Angels 5 Red Sox 3
The narrative going into tonight would be that the Japanese phenom who couldn’t get out of the 1st inning in his last start would be taking on his hardest assignment all season. The Boston Red Sox were still in town with the most wins in baseball, and many casual viewers had already turned on the stud.
And for a minute, Ohtani still looked human. A leadoff double was surrendered to Kike Hernandez, who would later come around to score on a sacrifice fly. But the end of the inning did come this time on an impressive or lucky (or both) snag from the mound, and then the game started.
David Fletcher pushed the first pitch he saw from fireballer Nathan Eovaldi down the line to extend his hitting streak, matching the Red Sox half of the inning. Shohei Ohtani had an opportunity to make up for the run he allowed and two pitches later, he cashed in.
With 2 outs, Max Stassi stepped up and did not hesitate to bring the Angels their first lead of the series.
When Ohtani stepped back up on the mound in the 2nd, he was a different man. In typical fashion, he buckled down after the “shaky” first (in which he didn’t allow a hit with runners in scoring position) and cruised until the 6th with efficient placement of his pitches and a focus on inducing catchable contact instead of trying to whiff every guy seen.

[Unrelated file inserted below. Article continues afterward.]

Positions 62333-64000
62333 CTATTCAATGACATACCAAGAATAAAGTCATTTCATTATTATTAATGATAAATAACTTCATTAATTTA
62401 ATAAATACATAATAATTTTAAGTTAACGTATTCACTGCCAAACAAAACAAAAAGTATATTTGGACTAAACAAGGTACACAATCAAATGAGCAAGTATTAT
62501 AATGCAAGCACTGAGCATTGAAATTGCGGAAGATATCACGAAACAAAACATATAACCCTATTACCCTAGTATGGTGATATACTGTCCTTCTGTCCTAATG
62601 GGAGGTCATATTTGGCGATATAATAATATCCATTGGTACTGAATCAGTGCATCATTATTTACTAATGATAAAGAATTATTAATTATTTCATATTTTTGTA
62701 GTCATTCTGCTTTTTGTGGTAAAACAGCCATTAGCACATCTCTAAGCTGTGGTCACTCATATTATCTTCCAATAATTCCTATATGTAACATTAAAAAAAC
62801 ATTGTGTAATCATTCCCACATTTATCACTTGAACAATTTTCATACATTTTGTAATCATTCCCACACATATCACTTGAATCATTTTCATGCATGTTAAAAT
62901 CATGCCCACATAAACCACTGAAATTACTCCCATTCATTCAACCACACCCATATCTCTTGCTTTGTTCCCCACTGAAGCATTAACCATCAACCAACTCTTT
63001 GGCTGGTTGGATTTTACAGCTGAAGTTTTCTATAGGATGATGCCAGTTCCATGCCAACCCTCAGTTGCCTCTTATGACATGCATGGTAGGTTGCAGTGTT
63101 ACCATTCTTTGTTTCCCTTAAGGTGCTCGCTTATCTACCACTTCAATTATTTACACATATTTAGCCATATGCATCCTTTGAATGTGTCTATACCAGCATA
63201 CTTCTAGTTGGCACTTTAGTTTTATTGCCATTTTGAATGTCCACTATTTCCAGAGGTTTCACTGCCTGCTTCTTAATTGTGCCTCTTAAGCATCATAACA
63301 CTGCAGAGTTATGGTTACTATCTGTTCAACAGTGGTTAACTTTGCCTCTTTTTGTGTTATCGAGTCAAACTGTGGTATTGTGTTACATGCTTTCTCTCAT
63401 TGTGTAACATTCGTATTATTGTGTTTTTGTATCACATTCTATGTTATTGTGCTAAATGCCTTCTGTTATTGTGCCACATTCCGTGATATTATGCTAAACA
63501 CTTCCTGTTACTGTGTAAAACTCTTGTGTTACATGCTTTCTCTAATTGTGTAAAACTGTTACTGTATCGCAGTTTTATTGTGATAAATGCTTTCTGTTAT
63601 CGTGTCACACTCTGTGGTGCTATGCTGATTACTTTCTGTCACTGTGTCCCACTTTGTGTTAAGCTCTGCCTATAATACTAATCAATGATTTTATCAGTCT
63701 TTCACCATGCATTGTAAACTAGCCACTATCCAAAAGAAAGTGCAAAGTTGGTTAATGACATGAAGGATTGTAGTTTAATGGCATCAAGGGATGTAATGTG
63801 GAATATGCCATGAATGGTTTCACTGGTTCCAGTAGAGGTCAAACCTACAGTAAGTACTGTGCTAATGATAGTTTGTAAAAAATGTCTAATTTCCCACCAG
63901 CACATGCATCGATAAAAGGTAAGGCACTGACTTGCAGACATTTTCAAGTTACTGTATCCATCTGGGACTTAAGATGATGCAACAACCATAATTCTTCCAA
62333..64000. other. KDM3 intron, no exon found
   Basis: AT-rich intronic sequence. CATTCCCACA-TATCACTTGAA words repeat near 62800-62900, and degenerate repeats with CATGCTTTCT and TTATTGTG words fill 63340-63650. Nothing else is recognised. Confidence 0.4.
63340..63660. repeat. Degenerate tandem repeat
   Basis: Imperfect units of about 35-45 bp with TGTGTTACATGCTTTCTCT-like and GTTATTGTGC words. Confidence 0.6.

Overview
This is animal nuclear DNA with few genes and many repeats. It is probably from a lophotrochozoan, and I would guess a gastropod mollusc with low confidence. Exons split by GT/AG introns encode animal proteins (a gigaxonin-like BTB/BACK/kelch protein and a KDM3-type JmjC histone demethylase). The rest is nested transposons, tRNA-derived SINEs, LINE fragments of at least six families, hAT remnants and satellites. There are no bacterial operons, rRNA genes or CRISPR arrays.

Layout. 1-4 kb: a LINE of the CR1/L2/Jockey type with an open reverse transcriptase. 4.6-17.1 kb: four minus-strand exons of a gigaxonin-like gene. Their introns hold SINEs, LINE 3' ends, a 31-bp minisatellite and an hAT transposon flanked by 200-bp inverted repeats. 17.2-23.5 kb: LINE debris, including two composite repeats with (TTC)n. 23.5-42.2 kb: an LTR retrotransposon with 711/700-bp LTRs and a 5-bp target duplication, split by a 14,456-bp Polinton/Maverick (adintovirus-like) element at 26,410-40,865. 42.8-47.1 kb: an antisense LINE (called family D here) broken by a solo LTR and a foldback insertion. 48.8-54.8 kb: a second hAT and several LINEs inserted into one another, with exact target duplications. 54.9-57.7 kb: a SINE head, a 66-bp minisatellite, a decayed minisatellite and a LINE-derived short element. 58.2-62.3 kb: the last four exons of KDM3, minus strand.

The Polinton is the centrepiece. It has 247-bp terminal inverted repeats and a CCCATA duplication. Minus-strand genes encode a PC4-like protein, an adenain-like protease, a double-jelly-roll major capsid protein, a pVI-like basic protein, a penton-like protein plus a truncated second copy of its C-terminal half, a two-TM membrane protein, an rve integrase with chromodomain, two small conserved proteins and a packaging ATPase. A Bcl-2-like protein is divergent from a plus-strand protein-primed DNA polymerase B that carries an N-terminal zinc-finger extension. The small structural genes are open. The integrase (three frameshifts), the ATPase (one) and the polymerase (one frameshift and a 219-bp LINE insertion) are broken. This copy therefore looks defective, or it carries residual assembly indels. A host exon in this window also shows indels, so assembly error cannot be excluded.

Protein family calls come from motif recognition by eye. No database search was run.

Speaking of a notable difference in pitching strategy, Ohtani had a different catcher for the first time in a few months. Magically, 65 of his 89 pitches would be strikes. Must be some kind of coincidence.
But in the 6th, JD Martinez would dump an RBI single into left before Xander Bogaerts stepped up to bat. Ohtani served one up that seemed to spell doom for the night until it didn’t.
This wasn’t your cheapy little Kike Hernandez robbery like last night. This was a running yellow-line leaping robbery. With all of the momentum on the Angels’ side, they would then sort of luck into a few more runs, but the Red Sox were done in spite of a Hunter Renfroe meaningless solo shot in the top of the 9th.
David Fletcher went 4-4, Max Stassi was a triple shy of the cycle, and Ohtani went 7 innings with NO walks allowed. This was precisely the kind of game the Angels needed to make a statement, and make a statement they did.